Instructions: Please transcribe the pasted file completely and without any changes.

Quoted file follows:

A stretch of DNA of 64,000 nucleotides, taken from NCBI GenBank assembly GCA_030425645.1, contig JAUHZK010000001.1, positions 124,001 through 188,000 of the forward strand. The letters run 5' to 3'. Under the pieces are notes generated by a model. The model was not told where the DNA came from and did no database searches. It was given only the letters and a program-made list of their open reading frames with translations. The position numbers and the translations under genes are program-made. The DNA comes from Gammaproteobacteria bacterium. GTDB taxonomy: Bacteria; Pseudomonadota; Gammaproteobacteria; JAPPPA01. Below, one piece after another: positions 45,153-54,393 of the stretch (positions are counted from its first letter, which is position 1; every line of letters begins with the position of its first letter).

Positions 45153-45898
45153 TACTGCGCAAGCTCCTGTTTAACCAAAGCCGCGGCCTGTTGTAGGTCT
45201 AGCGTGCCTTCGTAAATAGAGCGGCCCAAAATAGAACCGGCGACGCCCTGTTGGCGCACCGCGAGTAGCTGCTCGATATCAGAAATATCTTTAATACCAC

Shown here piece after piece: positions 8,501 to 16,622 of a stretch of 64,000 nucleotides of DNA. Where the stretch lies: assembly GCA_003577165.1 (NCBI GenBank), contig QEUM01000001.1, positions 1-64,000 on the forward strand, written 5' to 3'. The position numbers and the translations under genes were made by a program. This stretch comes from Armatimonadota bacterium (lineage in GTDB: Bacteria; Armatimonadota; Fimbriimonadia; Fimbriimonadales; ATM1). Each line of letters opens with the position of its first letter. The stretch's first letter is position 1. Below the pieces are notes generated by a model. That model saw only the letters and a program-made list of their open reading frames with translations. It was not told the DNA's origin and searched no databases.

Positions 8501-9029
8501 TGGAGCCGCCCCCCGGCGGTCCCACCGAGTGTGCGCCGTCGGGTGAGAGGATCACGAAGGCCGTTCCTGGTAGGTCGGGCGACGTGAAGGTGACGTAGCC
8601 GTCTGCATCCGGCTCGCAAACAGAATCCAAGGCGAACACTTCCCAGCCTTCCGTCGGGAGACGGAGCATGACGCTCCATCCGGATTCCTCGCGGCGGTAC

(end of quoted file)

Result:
A stretch of DNA of 64,000 nucleotides, taken from NCBI GenBank assembly GCA_030425645.1, contig JAUHZK010000001.1, positions 124,001 through 188,000 of the forward strand. The letters run 5' to 3'. Under the pieces are notes generated by a model. The model was not told where the DNA came from and did no database searches. It was given only the letters and a program-made list of their open reading frames with translations. The position numbers and the translations under genes are program-made. The DNA comes from Gammaproteobacteria bacterium. GTDB taxonomy: Bacteria; Pseudomonadota; Gammaproteobacteria; JAPPPA01. Below, one piece after another: positions 45,153-54,393 of the stretch (positions are counted from its first letter, which is position 1; every line of letters begins with the position of its first letter).

Positions 45153-45898
45153 TACTGCGCAAGCTCCTGTTTAACCAAAGCCGCGGCCTGTTGTAGGTCT
45201 AGCGTGCCTTCGTAAATAGAGCGGCCCAAAATAGAACCGGCGACGCCCTGTTGGCGCACCGCGAGTAGCTGCTCGATATCAGAAATATCTTTAATACCAC

Shown here piece after piece: positions 8,501 to 16,622 of a stretch of 64,000 nucleotides of DNA. Where the stretch lies: assembly GCA_003577165.1 (NCBI GenBank), contig QEUM01000001.1, positions 1-64,000 on the forward strand, written 5' to 3'. The position numbers and the translations under genes were made by a program. This stretch comes from Armatimonadota bacterium (lineage in GTDB: Bacteria; Armatimonadota; Fimbriimonadia; Fimbriimonadales; ATM1). Each line of letters opens with the position of its first letter. The stretch's first letter is position 1. Below the pieces are notes generated by a model. That model saw only the letters and a program-made list of their open reading frames with translations. It was not told the DNA's origin and searched no databases.

Positions 8501-9029
8501 TGGAGCCGCCCCCCGGCGGTCCCACCGAGTGTGCGCCGTCGGGTGAGAGGATCACGAAGGCCGTTCCTGGTAGGTCGGGCGACGTGAAGGTGACGTAGCC
8601 GTCTGCATCCGGCTCGCAAACAGAATCCAAGGCGAACACTTCCCAGCCTTCCGTCGGGAGACGGAGCATGACGCTCCATCCGGATTCCTCGCGGCGGTAC